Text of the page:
Most people who know me will tell you to your face, though seldom to mine, that my demeanor in person is something less than exuberant. In fact, it's something a lot less than exuberant. Despondent, despairing, depressed it sounds like the worst possible Cole Porter lyric. On the other hand, I don't let it get to me, so to speak.
Damon Runyon once opined that life, at best, was six-to-five against; most of us working nine-to-five find the odds closer to forty-to-one. And that, according to your friendly neighborhood Social Darwinist, is the way things ought to be; if we bottom-feeders had any real merit, we'd be rolling in wealth. Of course, a perfunctory glance at any year's Forbes 400 suggests that our real failure lies in our unaccountably poor choice of ancestors.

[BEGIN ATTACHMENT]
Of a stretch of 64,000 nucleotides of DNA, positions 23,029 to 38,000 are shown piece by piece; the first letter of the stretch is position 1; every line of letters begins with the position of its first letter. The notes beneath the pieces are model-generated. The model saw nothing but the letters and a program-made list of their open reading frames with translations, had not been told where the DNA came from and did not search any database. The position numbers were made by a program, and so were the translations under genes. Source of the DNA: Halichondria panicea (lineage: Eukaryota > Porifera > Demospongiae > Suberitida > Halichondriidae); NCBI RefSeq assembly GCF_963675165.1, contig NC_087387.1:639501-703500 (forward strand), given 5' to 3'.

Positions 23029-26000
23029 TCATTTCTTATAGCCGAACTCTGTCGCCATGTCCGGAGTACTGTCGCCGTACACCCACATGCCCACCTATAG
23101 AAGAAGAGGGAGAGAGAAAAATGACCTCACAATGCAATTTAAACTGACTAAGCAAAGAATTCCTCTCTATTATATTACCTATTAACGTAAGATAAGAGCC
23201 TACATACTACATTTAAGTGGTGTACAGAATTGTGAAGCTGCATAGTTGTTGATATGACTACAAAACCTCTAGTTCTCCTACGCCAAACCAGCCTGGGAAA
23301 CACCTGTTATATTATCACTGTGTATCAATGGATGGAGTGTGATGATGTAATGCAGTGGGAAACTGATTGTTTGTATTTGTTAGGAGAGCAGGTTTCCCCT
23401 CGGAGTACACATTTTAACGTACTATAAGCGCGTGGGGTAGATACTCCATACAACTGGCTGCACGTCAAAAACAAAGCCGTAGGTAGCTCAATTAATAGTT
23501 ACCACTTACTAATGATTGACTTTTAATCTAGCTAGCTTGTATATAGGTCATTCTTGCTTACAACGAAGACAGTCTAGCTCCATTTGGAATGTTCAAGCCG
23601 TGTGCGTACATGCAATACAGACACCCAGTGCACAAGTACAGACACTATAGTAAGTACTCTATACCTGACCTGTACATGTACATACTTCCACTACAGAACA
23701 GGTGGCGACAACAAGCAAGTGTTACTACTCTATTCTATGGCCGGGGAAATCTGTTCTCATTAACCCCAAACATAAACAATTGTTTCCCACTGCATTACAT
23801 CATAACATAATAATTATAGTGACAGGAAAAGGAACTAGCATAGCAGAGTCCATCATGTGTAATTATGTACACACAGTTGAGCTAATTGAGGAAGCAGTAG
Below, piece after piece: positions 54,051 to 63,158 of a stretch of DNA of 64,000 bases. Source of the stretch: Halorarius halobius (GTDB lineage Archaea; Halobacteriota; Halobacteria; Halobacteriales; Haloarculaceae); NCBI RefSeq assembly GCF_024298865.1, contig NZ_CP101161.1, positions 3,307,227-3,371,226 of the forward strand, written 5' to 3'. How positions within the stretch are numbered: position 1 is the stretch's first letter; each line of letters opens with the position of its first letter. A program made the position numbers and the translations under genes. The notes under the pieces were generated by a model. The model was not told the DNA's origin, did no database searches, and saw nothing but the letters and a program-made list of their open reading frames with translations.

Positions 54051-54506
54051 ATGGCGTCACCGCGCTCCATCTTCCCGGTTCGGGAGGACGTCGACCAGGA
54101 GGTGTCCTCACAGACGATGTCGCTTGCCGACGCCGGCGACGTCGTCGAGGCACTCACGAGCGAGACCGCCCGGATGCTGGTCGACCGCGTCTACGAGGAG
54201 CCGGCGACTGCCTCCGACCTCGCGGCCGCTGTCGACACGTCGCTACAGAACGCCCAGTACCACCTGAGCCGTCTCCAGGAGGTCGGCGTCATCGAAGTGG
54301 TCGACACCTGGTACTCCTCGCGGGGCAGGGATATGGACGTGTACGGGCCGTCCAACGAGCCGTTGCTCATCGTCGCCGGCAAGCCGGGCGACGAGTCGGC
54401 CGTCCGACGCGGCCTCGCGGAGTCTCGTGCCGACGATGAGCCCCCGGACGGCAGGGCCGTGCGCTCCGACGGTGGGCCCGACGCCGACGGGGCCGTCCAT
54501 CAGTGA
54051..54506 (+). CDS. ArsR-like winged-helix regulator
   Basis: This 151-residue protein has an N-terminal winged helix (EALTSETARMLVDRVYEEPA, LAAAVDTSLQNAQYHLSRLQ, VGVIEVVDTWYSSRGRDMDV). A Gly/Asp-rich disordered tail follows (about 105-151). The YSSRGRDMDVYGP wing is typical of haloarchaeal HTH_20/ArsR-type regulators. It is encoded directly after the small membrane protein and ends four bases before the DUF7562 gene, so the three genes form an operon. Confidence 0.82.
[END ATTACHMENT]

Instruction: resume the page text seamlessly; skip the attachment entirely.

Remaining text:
Being born with a Dairy Queen spoon in one's mouth, though, is not enough to drag a person down to the depths. It takes some serious effort to hit bottom on a regular basis. And while ignorance does not automatically result in bliss, the getting of wisdom inevitably entails the shedding of tears.
Not that I am particularly wise, you understand. I am tolerably bright, I suppose, and I can usually get through an article of this length without setting off the alarm on the spell-checker, but I do know my limitations. And they are severe enough to keep me off the positive side of whatever emotional X-axis you're trying to plot. Still, my litany of D-words does not include "dysfunctional"; I function pretty well, all things considered. It's just that I've learned to keep my expectations low. And when the bullet or bacterium or Buick or whatever with my name on it finally makes its appearance, well, I knew it was heading my way all along.
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Copyright © 1997 by Charles G. Hill